Then you consider the number of gamers worldwide, and wonder how many of them would buy a book about the games they play? Geekwire claims there are 1.2 billion gamers in the world. ESA reports 58% of over 300 million US citizens game.

  1. So, theoretically, just in the US, if even just 1% of the 174 million gamers reads books.
  2. And, take it farther, just 1% of 1% made a purchase.
  3. That would sell 17,000 copies. That number, in book publishing, is absolutely huge.

I wanted to see if I could even tap that market on the smallest level. One percent of 1%.

Unfortunately, what I learned is… I suck at marketing my work. Of the very few journalists who responded and received a copy, none chose to get back or run a mention.

Months of non-aggro Twitter peaked me out at 85 followers. I ran ads on Facebook, and I don’t think the clicks it got were real accounts. Of all the releases and PR I tried to distribute, not a single gaming website believed it rose to the level of industry news.

The reader reviews, while often smart, never mentioned “Hey that part was like Red Dead” or “Now I know why NPC run into walls.” Or the jokes about unlimited ammo. Or edges of environments. Often, they just said the violence was too gory. (Which is crazy if you’ve ever waded through bloody ragdoll locust body parts or shot a raider full of acid bullets.)

What I learned there was, book reviewers are not gamers. For the most part, they just didn’t get it, or I’d failed to connect with what might interest the current gaming generation.

October, 2014… The sales did not materialize. Sequel shelved. In the end, Harcourt did their part. I did not succeed at doing mine.

But, it hasn’t changed my mind about if gamers read. Gamers are everyone. They are everywhere. And, I still believe they would respond to the right book.

What a great ride it’s been – a very interesting four-year game I got to play.

If you have any questions, please reach out.

-GS

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Game Dev vs. Author, the raw numbers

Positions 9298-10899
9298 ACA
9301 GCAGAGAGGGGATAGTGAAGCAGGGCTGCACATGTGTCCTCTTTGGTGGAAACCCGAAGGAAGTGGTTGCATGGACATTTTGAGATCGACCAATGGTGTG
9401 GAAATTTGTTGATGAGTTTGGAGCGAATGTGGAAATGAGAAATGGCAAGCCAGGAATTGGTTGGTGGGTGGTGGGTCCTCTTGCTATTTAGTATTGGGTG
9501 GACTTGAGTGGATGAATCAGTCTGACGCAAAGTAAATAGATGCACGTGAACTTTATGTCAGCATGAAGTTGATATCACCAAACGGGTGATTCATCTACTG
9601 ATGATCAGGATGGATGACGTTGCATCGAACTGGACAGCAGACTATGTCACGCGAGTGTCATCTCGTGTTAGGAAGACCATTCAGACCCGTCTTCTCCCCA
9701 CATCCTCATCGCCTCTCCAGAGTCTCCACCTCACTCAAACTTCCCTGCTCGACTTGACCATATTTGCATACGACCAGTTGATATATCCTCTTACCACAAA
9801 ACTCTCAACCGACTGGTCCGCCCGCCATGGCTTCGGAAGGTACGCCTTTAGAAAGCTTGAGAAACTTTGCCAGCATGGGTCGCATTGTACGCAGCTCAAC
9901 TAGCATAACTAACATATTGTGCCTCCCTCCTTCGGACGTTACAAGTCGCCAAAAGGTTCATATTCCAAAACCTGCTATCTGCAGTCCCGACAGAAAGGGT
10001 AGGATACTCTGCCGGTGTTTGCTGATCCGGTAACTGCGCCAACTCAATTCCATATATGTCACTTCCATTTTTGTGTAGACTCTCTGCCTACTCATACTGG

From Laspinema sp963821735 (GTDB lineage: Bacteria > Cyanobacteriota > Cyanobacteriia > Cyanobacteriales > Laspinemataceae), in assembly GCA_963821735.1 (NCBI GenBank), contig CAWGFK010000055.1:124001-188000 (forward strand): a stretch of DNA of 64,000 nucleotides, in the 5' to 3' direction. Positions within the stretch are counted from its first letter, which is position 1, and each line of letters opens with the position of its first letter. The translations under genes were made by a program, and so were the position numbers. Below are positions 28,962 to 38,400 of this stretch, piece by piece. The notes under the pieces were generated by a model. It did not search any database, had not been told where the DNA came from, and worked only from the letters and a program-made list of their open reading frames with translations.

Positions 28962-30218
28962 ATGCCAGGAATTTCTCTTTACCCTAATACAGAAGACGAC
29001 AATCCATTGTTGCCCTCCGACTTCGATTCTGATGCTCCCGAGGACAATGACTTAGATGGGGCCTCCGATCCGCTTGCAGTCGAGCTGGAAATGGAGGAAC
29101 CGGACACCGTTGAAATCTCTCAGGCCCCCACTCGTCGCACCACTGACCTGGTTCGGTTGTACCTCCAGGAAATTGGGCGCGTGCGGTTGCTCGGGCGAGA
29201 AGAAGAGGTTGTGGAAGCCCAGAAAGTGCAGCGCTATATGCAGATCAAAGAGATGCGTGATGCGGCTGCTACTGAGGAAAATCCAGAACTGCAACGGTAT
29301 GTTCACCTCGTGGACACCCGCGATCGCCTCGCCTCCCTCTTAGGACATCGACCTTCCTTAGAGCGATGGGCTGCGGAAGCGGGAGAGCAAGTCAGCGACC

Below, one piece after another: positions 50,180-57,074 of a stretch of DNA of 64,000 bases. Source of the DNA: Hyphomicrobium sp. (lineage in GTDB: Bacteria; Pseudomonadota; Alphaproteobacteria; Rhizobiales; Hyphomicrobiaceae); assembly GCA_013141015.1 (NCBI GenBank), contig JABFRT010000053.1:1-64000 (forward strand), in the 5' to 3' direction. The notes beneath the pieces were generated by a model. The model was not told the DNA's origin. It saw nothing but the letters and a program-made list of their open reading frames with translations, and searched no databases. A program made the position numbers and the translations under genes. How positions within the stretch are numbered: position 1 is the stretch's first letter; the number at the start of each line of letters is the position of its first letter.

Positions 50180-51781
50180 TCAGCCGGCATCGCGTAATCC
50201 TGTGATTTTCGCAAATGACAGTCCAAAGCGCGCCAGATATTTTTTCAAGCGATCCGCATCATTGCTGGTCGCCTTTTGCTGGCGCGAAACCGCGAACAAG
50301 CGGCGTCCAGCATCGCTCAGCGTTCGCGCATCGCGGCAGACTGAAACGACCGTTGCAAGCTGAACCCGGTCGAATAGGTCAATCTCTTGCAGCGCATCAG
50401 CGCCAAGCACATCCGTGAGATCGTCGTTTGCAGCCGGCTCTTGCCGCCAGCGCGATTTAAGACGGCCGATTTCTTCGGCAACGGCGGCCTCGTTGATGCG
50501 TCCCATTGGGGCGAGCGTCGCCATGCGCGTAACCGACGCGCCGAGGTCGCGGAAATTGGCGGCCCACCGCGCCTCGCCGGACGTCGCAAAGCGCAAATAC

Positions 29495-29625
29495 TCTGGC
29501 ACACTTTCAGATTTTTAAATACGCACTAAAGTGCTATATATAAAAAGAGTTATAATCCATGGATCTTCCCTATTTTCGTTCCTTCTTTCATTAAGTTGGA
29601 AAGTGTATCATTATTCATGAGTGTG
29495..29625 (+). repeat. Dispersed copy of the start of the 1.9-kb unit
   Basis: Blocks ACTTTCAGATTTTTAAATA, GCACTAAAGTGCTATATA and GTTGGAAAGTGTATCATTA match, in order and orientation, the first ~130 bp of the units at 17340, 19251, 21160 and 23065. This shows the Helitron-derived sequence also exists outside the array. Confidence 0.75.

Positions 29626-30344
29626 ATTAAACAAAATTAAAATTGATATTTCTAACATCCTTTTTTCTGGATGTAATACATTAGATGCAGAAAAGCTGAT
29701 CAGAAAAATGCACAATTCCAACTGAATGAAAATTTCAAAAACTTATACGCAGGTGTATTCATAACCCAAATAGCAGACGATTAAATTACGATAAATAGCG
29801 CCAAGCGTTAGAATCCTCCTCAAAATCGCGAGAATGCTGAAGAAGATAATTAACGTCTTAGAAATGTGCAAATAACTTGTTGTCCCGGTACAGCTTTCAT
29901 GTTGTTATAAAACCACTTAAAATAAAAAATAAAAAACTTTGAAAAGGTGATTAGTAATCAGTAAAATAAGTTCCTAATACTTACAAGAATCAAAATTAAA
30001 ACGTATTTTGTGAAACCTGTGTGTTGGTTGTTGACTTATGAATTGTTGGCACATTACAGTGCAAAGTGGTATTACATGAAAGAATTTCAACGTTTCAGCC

g3map

Author site visitors from 12 states in the last 30 days

Stardate 8am with 2 cups of coffee and pounding onshore surf…

I knew I was going to do this. I guess I just miss playing Risk. And Sid Meier’s early stuff.

When I got published, I began keeping track of where my author site visitors came from. It means nothing, it’s just a high score. The peak number of states was 34, but it dropped as book sales declined.

g3twitter

I also have/had a twitter account, and while I really tried to build it for the first couple months, I peaked at 127 followers.

CURRENT GAME: I’ve been “devving” publicly for a week, and here’s how it compares:

(And I gotta admit, this is WAY more fun. #Screenshotsaturday was a blast, the art out there is stunning.)

qgmap

Dev site visitors from 3 states in the last 7 days

 

qgtwitter

Quatloo Twitter

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Because interactive fiction needs boss battles

raam

Epic’s General Raam

Stardate Friday, week 2.

When I started messing with the Fungus plugin on Unity, it opened a few doors I didn’t expect to find.

I liked Lifeline — I’m one of those fools who thinks story comes first — and it delivered.

What I also wanted to feel was the same tension and stakes found in a good console or PC game’s narrative.

So I’m hoping to invent the Interactive Fiction Boss Battle (Newly minted acronym IBB). I want to take a mix of timed events, timed questions and pressure decisions and see if they’re fun to play.

gameslaves_screen1It seems to work.

I’ll probably mention this next thing a hundred times:

“It sure makes it easy to write a game when it’s about all the goofy crap that’s in video games.”

-G3

 

 

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First day dev: OK, second week dev

bngsphillyAlright, so I’m completely stoked to start this dev blog.

Sure, everyone does one, but this rifle is mine. There are many like it, but this one is mine.

When I first got big-house published (Houghton Mifflin Harcourt), I kept a blog just to have a series of glimpses — like flip-page stick art — that I could go back and read. It’s here: http://gard3.com/category/death-by-blog/

Video games always seemed like a big mountain to climb. Yeah, I used to work for a vendor, I know consoles, and I know tech, and I’ve been in digital media since it started…

But it was always going to have to be a collaboration. Even after I started messing with Unreal a few years ago, it still seemed like it was going to be hard to do a good job without a lot of help.

Enter Unity. And Fungus. And I’ve got some ways of using them together than no one has tested out yet.

I’m going to take the interactive novel and shove a big syringe full of dopamine in its veins and see if I A) come up with pure game trash or B) come up with something that makes your brain ache in ways it hasn’t before.

Thanks for the rifle.

-Gard